We sit down regularly with some of the biggest names in our industry, we dedicate our podcast to the stories of leaders in the technologies industries that bring us closer together. Follow the link here to see some of our latest episodes and don’t forget to subscribe.     

The Challenges in the TV & Streaming Space

Changing consumer habits have drastically impacted the TV and streaming industry for the past few years. On The Content & Media Matters Podcast we were joined by the Vice President of Strategy, Business Development & International at Sling TV, Liz Riemersma. Liz has a background in marketing and business development in a variety of sectors, and has spent the past seven years within the TV industry. These are her thoughts on the challenges currently facing the sector:

Over the past couple of years, many of the players in the industry have collectively forgotten what their DNA is. Prior to the rise of direct to consumer platforms, media companies were focused on making media, and content distribution companies were very focused on distribution, and platforms were really focused on what the end user was experiencing in terms of using their operating systems. Now we’re at a point where platforms are making content, distribution companies are making platforms, content companies are doing distribution, and some of them are dabbling in licensing platforms. It’s created a very confusing landscape.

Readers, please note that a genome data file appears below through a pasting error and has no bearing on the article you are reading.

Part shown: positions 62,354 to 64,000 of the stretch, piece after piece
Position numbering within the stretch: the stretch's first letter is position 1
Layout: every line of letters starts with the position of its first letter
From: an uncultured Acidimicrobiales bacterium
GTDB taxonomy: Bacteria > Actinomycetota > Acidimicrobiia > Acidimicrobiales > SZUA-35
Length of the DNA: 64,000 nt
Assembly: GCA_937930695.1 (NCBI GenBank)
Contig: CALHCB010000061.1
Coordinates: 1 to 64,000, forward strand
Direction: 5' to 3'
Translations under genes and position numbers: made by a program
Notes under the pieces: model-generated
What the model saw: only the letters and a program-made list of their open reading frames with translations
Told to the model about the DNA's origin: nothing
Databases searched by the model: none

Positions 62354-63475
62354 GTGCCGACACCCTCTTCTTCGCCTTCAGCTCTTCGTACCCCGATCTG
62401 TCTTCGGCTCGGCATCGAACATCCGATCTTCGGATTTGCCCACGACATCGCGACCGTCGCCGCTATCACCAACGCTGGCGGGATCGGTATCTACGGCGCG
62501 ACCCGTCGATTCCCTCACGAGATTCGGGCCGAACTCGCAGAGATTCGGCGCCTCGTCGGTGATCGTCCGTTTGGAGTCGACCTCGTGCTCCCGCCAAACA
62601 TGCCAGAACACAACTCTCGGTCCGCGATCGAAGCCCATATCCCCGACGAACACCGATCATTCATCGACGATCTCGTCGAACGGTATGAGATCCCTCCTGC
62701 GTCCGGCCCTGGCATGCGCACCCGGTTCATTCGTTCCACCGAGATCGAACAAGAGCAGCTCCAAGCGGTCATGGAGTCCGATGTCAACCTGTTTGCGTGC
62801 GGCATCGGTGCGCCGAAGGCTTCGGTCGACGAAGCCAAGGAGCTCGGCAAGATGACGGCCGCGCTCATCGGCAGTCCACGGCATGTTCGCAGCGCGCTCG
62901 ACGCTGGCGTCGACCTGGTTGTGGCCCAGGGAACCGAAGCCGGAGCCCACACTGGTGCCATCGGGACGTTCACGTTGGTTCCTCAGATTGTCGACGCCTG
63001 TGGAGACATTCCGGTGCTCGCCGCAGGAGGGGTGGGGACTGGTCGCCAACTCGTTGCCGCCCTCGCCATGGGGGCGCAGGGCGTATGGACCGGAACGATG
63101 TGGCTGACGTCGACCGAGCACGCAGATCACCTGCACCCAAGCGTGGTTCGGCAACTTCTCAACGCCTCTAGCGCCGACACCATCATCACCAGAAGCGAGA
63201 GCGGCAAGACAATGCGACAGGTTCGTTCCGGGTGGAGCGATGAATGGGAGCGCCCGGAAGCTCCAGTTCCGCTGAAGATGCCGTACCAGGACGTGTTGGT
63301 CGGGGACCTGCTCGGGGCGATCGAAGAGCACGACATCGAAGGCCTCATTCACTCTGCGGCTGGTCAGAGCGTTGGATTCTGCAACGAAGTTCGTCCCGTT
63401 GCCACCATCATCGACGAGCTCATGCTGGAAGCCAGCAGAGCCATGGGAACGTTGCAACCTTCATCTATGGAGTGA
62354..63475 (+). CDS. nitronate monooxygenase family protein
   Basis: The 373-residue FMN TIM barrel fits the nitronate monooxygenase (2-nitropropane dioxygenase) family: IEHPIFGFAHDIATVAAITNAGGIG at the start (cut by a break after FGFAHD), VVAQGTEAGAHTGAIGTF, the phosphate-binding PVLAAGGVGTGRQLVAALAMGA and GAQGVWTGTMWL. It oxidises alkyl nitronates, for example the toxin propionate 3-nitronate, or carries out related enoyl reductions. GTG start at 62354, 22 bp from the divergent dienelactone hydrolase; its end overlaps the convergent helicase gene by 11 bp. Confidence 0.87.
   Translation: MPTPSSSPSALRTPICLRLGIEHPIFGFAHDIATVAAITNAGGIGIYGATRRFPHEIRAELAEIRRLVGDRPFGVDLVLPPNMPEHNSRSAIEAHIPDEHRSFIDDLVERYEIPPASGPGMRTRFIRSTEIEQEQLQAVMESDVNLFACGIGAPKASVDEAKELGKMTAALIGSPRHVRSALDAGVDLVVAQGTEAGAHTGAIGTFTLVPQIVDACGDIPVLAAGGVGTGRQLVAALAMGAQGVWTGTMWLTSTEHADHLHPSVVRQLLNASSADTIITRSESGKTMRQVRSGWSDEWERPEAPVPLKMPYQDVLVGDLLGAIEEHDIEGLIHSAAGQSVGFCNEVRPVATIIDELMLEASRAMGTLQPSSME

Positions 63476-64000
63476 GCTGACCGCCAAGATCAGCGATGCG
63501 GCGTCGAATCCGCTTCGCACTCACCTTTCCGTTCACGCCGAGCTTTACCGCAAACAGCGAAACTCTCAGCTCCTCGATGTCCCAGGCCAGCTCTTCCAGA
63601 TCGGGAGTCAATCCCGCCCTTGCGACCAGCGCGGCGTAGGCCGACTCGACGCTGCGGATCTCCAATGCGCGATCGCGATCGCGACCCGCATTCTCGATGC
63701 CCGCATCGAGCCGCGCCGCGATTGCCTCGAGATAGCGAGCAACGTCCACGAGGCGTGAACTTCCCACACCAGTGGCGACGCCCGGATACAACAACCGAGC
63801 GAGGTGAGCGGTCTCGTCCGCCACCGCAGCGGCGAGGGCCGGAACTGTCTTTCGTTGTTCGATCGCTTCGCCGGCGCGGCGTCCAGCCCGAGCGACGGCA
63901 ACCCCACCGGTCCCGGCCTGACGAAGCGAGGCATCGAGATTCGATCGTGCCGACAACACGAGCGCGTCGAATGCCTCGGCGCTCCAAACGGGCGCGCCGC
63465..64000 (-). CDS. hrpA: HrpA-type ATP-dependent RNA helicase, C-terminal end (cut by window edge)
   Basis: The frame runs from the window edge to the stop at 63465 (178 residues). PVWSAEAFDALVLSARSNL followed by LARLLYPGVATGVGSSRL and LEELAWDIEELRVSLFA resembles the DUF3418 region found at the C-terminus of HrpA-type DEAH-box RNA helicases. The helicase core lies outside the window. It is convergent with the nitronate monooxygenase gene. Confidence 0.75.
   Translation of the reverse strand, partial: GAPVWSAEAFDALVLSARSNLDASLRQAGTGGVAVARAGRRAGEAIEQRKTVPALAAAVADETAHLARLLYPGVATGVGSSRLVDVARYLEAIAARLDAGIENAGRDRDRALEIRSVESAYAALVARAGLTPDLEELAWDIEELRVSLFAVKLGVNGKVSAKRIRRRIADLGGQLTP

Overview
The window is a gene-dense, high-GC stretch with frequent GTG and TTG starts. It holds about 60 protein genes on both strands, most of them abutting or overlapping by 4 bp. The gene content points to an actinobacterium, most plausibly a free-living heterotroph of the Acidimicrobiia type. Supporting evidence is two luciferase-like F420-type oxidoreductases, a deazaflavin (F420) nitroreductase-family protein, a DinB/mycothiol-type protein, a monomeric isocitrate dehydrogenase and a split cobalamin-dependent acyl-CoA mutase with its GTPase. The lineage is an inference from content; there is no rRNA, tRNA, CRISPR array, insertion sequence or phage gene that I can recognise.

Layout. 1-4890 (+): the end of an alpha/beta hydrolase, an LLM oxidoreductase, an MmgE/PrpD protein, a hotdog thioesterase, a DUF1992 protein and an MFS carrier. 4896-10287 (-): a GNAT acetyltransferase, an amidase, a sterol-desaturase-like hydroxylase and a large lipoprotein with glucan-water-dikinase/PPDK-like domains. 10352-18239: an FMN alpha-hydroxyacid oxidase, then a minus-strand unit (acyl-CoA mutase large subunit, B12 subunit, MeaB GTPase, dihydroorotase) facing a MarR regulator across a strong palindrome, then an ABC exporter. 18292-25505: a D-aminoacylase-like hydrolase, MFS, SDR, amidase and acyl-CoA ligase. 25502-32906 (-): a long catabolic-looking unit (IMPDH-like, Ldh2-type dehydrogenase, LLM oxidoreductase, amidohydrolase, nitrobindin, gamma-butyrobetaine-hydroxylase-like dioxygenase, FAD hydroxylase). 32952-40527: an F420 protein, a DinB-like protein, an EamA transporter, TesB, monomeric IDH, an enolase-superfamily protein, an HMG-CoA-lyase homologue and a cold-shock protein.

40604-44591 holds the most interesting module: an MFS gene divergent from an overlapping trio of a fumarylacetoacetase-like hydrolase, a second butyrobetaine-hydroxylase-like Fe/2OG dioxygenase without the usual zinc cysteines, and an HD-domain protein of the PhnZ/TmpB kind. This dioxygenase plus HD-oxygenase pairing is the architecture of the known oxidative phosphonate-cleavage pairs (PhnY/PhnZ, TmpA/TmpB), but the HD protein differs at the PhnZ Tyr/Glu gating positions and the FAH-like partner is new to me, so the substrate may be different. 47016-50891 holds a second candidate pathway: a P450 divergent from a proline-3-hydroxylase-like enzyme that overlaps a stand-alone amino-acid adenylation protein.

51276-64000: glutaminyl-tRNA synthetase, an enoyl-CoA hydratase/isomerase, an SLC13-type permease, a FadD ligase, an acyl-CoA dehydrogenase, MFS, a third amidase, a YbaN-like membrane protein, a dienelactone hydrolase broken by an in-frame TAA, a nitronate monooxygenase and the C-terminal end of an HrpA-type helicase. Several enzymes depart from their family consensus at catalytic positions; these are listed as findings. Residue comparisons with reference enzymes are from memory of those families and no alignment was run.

The reality is that all of those companies had a starting point with a financial structure that underpinned what their business was and was not. For example, we’re a distributor. We have no strength, history, or knowledge in making content. That’s a completely different cost structure and a different environment entirely. It would be pretty clear that we are not in the content business, right? We spend all of our money and effort on improving the end user experience via our technology, our distribution and the way we are reaching customers. 

If a media company comes into the space, and they say, ‘I’ve got all these investments in media and generating original content, but I’m also going to act as a distributor. I’m going to be marketing people directly. I’m going to be investing in technology and getting that pushed through to the end user.’ They’ve basically doubled their load financially. All the while they are pulling the rug out from their distributors. Your distributors are paying you $5 per sub and now you’re losing money on their platform. A lot of those decisions have been because people are seeing cord cutting coming online. There’s definitely fear around our revenue and ARPU. But, companies have underestimated the costs that are associated with moving from one business model to another. I don’t think that they were prepared to do it. Companies are loading up their business model with something that’s not necessarily their business.

Now that the incumbent media companies have all had some level of experience in going direct to direct to consumer, they understand the financial prospect of what that means. They’re going from a place where you’re free of any distribution costs with $5 per subscriber that you’re getting from your distributors to a negative $5 per consumer on their own platform. I do think that you will see a little bit more conservatism when it comes to the content they are keeping on live TV, because their money is coming from live TV. If they can’t supply that demand, they are being financially irrational.